Cash & Working CapitalRegional

Obstacle Course: Cash Forecasting Challenges in Latin America 

By July 14, 2020No Comments

Treasurers in Latin America are coping with the pandemic, M&A activity and working capital needs.
Many of the cash management challenges currently facing treasurers in Latin America are being complicated by a variety of factors, including the omnipresent COVID-19 crisis. But also in the mix is recent M&A activity in the region (think integration and its opposite, divestiture), along with difficult financing conditions affecting working capital management.
COVID chaos. Latin America is no exception in regions contending with the difficulties brought on by the pandemic. As in other parts of the world, work from home (WFH) processes have had to be invented on the fly and then executed.

  • This has led to some turnover, part of which stems from the paradoxical situation where WFH often means more work and burnout; this then leads to companies onboarding new people either virtually or in person while maintaining social distancing protocols.
  • Members pointed out that this highlighted the importance of written, up-to-date policies and procedures. 

M&A chaos. Acquisitions, and in one case a divestiture, bring their own challenges to accurate cash forecasting. Integration of the entities involved must take place country by country. The message here is that there is a lot to do, in multiple tax and regulatory environments that generally do not allow cross-border solutions. Of course, the whole forecast philosophy can vary—forecast as needed vs. regular forecasts. Also, the need to repatriate regularly or leave the cash where it is requires major adjustment and training.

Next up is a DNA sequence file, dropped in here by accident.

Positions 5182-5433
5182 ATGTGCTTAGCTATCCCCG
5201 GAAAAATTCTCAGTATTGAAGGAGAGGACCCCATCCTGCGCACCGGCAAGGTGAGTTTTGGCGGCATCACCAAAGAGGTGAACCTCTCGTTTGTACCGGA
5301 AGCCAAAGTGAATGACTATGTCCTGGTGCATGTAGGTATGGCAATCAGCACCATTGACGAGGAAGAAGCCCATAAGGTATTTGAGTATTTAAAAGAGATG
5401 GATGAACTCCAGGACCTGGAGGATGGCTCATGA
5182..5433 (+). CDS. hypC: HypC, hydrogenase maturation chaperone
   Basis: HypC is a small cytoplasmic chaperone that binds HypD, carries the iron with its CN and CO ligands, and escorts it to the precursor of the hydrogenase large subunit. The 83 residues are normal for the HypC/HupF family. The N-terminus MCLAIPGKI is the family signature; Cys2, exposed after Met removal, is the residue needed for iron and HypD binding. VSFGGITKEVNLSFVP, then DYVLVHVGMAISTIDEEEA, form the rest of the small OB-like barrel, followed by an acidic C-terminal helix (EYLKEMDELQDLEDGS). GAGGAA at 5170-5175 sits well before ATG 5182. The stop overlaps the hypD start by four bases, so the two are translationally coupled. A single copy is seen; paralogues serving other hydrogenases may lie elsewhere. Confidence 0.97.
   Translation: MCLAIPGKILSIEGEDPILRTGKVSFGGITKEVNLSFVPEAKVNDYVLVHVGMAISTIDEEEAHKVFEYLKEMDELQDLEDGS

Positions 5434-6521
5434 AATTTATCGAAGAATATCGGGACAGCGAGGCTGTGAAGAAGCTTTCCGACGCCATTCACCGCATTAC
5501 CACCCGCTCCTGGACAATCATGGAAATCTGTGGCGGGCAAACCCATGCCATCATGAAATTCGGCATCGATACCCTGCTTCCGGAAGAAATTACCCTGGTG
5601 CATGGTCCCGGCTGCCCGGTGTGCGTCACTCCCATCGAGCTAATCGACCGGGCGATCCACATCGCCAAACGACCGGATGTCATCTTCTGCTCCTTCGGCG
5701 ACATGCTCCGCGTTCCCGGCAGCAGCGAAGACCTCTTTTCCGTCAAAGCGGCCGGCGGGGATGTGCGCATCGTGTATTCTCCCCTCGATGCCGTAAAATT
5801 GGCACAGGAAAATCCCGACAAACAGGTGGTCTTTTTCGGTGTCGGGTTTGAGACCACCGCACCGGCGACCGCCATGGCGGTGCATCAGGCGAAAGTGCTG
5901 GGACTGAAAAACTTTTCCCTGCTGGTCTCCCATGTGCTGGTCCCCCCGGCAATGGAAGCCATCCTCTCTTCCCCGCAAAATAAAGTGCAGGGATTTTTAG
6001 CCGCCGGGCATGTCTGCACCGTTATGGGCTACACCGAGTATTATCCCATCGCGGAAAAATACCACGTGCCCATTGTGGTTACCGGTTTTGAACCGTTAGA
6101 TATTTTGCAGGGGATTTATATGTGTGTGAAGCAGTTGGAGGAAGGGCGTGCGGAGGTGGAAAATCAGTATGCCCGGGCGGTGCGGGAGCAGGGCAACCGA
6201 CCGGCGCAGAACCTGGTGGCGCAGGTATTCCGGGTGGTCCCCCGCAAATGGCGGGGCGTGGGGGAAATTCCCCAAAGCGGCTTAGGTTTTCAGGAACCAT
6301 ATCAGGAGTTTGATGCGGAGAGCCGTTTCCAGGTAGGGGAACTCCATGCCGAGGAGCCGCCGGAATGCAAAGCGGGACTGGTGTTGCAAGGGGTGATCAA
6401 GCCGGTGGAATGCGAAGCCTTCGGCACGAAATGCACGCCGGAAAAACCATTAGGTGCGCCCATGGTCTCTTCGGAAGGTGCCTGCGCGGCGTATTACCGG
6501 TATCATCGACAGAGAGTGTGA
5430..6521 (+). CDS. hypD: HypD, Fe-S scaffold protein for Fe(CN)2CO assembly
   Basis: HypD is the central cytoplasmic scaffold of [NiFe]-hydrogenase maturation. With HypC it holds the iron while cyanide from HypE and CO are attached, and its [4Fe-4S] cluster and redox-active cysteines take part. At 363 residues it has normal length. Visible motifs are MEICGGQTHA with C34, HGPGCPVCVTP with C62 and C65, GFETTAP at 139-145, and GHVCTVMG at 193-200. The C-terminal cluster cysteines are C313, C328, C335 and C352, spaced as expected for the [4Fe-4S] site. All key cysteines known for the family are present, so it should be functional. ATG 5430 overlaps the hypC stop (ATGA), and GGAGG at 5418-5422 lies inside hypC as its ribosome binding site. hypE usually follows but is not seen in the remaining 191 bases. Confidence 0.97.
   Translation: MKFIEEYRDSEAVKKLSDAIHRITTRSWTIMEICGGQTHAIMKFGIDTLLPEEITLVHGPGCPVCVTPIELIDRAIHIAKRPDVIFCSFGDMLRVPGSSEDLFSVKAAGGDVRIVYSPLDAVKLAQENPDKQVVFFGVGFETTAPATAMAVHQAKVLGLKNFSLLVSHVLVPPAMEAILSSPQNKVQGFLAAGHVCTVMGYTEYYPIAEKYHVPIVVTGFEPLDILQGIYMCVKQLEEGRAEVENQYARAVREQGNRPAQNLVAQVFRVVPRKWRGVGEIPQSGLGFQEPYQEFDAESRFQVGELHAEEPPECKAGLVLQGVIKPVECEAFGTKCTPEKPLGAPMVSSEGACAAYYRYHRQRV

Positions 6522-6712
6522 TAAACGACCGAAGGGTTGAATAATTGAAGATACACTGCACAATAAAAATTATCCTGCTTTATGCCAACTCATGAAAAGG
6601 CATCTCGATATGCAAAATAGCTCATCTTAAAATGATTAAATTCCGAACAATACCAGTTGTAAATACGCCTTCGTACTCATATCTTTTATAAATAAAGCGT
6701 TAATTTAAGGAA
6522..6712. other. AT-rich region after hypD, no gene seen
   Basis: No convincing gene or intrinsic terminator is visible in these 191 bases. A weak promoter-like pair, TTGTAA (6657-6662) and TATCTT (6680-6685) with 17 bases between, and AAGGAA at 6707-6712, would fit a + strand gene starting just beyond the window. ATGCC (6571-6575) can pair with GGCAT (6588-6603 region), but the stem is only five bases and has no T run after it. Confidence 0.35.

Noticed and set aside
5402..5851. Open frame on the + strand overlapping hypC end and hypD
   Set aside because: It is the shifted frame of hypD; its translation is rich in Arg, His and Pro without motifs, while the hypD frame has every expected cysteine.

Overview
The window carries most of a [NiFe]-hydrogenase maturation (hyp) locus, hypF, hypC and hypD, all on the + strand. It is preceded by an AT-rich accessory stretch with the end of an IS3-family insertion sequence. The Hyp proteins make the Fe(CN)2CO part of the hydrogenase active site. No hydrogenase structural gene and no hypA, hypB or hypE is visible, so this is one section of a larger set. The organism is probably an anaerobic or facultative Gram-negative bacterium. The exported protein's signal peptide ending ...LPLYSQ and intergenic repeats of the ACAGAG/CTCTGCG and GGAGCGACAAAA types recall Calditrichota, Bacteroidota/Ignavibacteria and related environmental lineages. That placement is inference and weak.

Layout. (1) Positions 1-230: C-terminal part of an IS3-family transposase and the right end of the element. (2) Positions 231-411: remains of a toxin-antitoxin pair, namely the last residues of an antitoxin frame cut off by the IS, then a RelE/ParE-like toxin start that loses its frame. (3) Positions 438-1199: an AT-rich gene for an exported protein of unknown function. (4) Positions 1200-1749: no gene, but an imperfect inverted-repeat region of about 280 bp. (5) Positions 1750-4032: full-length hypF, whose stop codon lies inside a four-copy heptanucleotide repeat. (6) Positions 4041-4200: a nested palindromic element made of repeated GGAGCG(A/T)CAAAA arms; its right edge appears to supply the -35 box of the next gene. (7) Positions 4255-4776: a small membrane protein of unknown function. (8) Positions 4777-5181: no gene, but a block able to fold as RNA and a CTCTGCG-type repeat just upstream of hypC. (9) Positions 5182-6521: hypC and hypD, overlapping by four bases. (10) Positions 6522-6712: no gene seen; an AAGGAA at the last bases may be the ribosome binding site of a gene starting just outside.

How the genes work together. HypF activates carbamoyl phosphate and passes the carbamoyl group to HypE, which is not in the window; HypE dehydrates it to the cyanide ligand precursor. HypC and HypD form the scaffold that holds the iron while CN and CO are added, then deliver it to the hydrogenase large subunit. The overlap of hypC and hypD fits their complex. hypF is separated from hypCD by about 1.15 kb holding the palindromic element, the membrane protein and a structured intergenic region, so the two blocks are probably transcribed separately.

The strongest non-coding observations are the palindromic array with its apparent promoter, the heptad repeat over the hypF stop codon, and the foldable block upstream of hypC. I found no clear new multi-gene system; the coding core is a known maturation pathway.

• Where treasury management systems are involved (and the accounting systems that feed them), there is the need to reconcile different approaches to the requirements of the new combined (or separated) entity. 

Working cap scrutiny. Communicating the expected cash needs of the new company is an important issue to management ahead of earnings calls. Going along with this is the focus on working capital, and in particular short-term assets like accounts receivable (DSO’s) and inventory (months of sales).

  • Often overlooked is the opportunity presented on the liability side. Companies with historically strong cash flow may have slipped into a practice of just paying the bills as presented.
  • By paying according to terms, or negotiating payment terms to industry benchmarks, companies can add to cash on hand the same way collecting sales faster adds to cash. 

Cash rules. Treasury needs to work closely with in-country managers to identify where there are opportunities to increase cash on hand and then determine how to get that cash to where it is needed, whether to pay down debt or pay equity investors.

Antony Michels

Author Antony Michels

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